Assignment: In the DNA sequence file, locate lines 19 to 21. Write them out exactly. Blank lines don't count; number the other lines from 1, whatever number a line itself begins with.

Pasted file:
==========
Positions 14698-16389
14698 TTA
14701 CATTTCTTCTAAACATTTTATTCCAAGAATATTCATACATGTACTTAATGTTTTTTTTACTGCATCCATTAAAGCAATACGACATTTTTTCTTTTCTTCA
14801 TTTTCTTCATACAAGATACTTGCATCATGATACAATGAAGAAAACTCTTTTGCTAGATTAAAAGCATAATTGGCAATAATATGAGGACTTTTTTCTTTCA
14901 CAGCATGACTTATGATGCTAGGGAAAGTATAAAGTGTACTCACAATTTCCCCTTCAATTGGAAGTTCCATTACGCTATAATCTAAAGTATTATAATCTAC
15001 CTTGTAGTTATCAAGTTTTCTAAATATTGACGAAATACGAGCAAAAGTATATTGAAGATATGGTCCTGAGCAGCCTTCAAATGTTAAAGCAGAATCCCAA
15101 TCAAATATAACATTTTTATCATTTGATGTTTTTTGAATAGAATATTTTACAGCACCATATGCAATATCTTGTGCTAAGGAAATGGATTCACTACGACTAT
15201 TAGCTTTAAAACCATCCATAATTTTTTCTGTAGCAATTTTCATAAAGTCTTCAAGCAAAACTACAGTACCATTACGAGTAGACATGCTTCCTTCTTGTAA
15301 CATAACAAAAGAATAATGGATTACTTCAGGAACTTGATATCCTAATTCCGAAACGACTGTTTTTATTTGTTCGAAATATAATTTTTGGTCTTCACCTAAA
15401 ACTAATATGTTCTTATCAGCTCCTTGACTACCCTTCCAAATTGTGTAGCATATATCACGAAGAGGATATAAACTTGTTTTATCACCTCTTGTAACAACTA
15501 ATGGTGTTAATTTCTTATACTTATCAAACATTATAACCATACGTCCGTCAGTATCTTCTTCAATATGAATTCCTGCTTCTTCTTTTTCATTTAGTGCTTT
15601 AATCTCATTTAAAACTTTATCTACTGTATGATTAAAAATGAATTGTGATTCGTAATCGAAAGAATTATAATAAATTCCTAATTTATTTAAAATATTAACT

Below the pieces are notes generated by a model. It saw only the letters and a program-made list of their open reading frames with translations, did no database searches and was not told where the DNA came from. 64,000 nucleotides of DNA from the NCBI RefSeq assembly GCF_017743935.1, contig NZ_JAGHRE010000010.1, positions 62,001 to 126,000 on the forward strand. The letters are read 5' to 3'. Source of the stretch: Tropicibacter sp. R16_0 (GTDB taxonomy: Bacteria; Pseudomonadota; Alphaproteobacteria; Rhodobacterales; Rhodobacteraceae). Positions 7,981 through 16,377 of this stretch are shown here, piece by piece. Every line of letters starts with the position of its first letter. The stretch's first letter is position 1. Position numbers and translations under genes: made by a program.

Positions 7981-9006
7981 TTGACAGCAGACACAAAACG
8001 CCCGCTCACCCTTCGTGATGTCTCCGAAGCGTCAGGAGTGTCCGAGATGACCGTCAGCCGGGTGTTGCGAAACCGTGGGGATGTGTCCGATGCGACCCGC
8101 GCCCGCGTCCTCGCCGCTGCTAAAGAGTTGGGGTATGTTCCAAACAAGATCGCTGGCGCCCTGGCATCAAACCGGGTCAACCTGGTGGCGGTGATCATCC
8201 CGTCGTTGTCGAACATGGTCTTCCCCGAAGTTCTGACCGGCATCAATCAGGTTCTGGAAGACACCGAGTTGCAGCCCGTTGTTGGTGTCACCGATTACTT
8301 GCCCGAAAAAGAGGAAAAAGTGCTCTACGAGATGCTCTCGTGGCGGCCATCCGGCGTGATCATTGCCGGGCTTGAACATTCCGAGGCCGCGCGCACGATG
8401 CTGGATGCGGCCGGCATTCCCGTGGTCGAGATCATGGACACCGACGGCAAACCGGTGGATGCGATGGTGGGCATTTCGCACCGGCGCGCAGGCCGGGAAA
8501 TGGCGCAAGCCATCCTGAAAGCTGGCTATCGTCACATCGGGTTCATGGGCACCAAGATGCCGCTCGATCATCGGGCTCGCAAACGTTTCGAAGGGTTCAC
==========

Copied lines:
8301 GCCCGAAAAAGAGGAAAAAGTGCTCTACGAGATGCTCTCGTGGCGGCCATCCGGCGTGATCATTGCCGGGCTTGAACATTCCGAGGCCGCGCGCACGATG
8401 CTGGATGCGGCCGGCATTCCCGTGGTCGAGATCATGGACACCGACGGCAAACCGGTGGATGCGATGGTGGGCATTTCGCACCGGCGCGCAGGCCGGGAAA
8501 TGGCGCAAGCCATCCTGAAAGCTGGCTATCGTCACATCGGGTTCATGGGCACCAAGATGCCGCTCGATCATCGGGCTCGCAAACGTTTCGAAGGGTTCAC